4..Bb4+ on the other hand I am very comfortable in as White; it mostly banks on a certain unfamiliarity factor, but at this point it's another mainline, so investing some time into it is definitely worth it, and then I never felt like c2-c3 is so bad a move that Black wasting an entire tempo on provoking it can ever be good.
  
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Re: Black against the Scotch
Reply #7 - 11/14/19 at 16:23:59
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I like 4...Bb4+, as played by Tony Miles (mentioned above).  I don't claim that Black completely equalizes, but the positions are much different than the normal Scotch main lines, and I'm more comfortable as Black here than in the main lines.
  
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Re: Black against the Scotch
Reply #6 - 11/14/19 at 15:13:46
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Jonathan Tait wrote on 01/24/19 at 00:11:17:
try 4...Qh4 Smiley

Yeah, that might be worth a try, though probably not in corr. games. Black can play it in two ways: play ...Kd8, grab pawn e4 and hope to survive White's quick development or allow the fork Nxc7+ and try to prove sufficient compensation. I remember (if my memory doesn't fail me) GM Paul Motwani discussing a game like that in Schaaknieuws. I can't find it though. It made me buy GM Lev Gutman's book on 4...Qh4 many years ago. Unfortunately exactly in the spectacular lines his analysis contains quite a few flaws. After 5.Nb5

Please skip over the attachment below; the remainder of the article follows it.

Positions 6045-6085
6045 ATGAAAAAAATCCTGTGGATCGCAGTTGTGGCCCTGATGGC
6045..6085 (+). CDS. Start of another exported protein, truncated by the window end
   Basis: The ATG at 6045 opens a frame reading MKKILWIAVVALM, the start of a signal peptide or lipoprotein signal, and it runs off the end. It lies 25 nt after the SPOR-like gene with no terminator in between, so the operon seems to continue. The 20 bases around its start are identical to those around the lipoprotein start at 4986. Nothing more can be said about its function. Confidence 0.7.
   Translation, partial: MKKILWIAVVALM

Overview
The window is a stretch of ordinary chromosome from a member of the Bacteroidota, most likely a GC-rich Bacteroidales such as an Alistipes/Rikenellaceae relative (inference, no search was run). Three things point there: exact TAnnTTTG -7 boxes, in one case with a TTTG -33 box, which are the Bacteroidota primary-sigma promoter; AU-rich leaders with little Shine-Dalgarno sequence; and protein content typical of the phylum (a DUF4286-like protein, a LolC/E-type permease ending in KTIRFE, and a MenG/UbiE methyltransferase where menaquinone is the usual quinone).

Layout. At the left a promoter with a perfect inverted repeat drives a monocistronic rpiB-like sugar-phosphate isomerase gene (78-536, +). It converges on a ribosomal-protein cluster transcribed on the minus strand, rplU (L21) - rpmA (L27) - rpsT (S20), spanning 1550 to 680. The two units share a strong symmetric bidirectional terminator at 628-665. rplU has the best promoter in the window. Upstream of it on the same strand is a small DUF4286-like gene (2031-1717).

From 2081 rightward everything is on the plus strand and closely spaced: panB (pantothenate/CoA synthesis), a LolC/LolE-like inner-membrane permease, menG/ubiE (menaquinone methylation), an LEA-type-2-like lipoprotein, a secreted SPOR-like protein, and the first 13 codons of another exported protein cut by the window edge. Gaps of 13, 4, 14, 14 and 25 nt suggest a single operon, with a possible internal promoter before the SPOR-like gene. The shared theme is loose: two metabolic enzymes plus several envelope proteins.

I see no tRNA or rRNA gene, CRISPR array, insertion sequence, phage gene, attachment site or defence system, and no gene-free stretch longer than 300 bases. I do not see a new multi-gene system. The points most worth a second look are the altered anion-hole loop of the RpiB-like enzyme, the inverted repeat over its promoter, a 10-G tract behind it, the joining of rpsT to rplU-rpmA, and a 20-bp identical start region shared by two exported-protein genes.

a)5...Bb4+ 6.Bd2 Bc5 doesn't make much sense to me, while Qxe4+ 7.Be2 is not exactly my cup of tea;
b)5...Bc5 6.Qe2 Nf6 7.Be3! Bxe3 8.Qxe3 looks promising for White;
c) To avoid this 5...Nf6 always has interested me. Some lines:
1) 6.Nxc7+ Kd8 7.Nxa8 Bc5 8.Qf3 (8.Qe2 Nxe4! with interesting complications) Re8 (Nd4 is better, but doesn't seem to equalize either to me) 9.Nc3 Nd4 10.Qd3 Nxe4 11.Nxe4 Rxe4+ 12.Kd1 d5 and we have a rare case of a GM producing three bad moves in a row: 13.Be3 (13.Qg3) b6 (Bg4+) 14.g3 (14.b4) Qh5+.
2) 6.N1c3 Bb4 is an improved version of line a).
3) 6.Be3 Bb4+ is normally reached via 5.Be3 Nf6 6.Nb5 Bb4+.
4) 6.Nd2 looks reasonable too.
  

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Re: Black against the Scotch
Reply #5 - 04/08/19 at 21:17:08
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GMTonyKosten wrote on 01/22/19 at 09:59:15:
bragesjo wrote on 01/22/19 at 08:52:32:
what do you play against Scotch Four Knights?

I noticed from Victor's column over the last year or so that there seem to be quite a few good lines for Black nowadays, even that Wei Yi - Vidit, S game from April 2018 is worth a look.


When you say "even that Wei Yi - Vidit, S game" are you suggesting that there's somehow something suspicious about that line? (8...O-O 9.O-O Bg4). I've started playing it recently but now you've got me worried
  
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Re: Black against the Scotch